Page:Machiavelli, Romanes Lecture, 2 June 1897.djvu/59

This page has been validated.

from the idea of Necessity, and joined with Machiavelli's principle of the excellence of virtù. This principle is represented under a great variety of aspects; sometimes in the energy of a single heroic character, as in Tamburlaine; sometimes in the pursuit of unlawful knowledge, as in Faustus; again, in The Jew of Malta, in the boundless hatred and revenge of Barabas; in Guise plotting the massacre of the Huguenots out of cold-blooded policy; and in Mortimer planning the murder of Edward II. from purely personal ambition. Incidentally, no doubt, in some of these instances, the indulgence of unrestrained passion brings ruin in its train; but it is not so much for the sake of the moral that Marlowe composed his tragedies, as because his imagination delighted in the exhibition of the vast and tremendous consequences produced by the determined exercise of will in pursuit of selfish objects.'—P. 405.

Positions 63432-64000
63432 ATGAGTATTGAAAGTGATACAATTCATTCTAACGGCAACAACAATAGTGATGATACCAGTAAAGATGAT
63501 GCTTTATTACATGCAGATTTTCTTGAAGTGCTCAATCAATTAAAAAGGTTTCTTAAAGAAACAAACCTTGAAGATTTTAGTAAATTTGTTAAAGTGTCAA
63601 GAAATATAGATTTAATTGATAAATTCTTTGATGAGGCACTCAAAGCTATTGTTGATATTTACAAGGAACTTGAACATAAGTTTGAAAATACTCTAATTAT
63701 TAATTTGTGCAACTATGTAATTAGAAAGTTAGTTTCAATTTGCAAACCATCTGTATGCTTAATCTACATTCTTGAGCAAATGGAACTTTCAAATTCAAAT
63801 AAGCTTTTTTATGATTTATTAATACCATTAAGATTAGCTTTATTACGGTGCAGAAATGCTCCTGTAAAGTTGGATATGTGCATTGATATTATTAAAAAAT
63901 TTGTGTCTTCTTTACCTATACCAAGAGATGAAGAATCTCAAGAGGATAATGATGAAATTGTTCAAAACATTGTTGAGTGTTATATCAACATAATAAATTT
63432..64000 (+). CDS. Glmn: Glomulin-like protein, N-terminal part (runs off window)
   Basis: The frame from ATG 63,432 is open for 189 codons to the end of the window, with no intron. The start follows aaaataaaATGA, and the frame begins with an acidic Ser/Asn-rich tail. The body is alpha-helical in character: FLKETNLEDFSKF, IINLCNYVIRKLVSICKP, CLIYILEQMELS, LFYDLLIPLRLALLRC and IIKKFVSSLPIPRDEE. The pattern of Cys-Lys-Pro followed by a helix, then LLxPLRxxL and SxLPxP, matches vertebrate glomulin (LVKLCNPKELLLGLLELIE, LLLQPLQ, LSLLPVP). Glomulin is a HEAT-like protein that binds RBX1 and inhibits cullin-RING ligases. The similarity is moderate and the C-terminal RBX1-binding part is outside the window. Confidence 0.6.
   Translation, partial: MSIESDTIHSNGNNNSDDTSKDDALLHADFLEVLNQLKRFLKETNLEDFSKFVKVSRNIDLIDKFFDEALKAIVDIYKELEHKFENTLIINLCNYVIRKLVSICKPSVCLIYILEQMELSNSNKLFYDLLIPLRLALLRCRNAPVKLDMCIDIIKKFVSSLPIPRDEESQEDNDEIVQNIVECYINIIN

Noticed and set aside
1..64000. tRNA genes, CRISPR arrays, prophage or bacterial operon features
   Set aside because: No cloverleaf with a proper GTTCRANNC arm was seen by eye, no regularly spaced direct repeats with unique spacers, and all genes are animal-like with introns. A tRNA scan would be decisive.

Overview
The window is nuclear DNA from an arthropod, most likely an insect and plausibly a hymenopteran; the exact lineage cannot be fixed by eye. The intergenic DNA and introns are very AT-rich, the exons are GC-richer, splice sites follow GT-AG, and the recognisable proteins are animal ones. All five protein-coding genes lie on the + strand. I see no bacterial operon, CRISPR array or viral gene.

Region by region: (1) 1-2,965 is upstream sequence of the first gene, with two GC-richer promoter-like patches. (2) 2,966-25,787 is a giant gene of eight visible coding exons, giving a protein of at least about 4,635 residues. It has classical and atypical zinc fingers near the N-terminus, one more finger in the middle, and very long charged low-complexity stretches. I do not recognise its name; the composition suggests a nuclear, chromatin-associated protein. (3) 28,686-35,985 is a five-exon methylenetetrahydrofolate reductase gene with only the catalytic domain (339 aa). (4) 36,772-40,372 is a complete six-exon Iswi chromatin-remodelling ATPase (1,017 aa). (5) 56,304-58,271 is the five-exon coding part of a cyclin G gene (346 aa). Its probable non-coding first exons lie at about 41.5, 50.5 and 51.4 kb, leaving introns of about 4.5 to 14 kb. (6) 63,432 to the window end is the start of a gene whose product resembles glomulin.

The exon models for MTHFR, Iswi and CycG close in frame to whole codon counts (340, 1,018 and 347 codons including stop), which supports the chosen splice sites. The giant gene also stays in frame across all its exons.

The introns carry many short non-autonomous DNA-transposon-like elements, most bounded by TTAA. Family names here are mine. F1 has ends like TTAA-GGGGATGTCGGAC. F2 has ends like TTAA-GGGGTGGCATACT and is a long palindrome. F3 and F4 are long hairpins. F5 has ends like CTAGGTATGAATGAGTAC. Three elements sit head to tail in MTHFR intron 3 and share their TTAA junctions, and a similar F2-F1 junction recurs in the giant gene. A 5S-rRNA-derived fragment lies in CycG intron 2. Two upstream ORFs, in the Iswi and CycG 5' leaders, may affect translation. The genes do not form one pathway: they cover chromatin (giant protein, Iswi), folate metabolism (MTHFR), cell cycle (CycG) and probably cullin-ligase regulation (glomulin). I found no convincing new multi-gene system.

The reader will remember that Machiavelli speaks the prologue to The Jew of Malta, with these two lines:—

'I count religion but a childish toy,
And hold there is no sin but ignorance.'

It is not denied by Herr Meyer or others, that Marlowe had studied Machiavelli in the original, and Mr. Courthorpe seems to make good his contention that it was Marlowe's conception of M.'s principle of virtù that revolutionised the English drama.

4 'Old Nick is the vulgar name of the Evil Being in the north of England, and is a name of great antiquity. We borrowed it from the title of an evil genius among the ancient Danes,' etc. etc. On the line in Hudibras, 'We may observe that he was called Old Nick many ages before the famous, or rather infamous, Nicholas Machiavel was born.'—Brand's Popular Antiquities, ii. 364. (Ed. 1813.)

5 See Tommasini, i. 27-30. Our excellent Ascham declares that he honoured the old Romans as the best breeders and bringers up for well-doing in all civil affairs that ever was in the world, but the new Rome was the home of devilish opinions and unbridled sin, and one of the worst patriarchs of its impiety was Machiavelli.—Schoolmaster (1563-8), Mayor's Edition, 1863, p. 86. Fuller, quoted in Mayor's note, expresses a better opinion of Machiavelli, and says that 'that which hath sharpened the pens of many against him is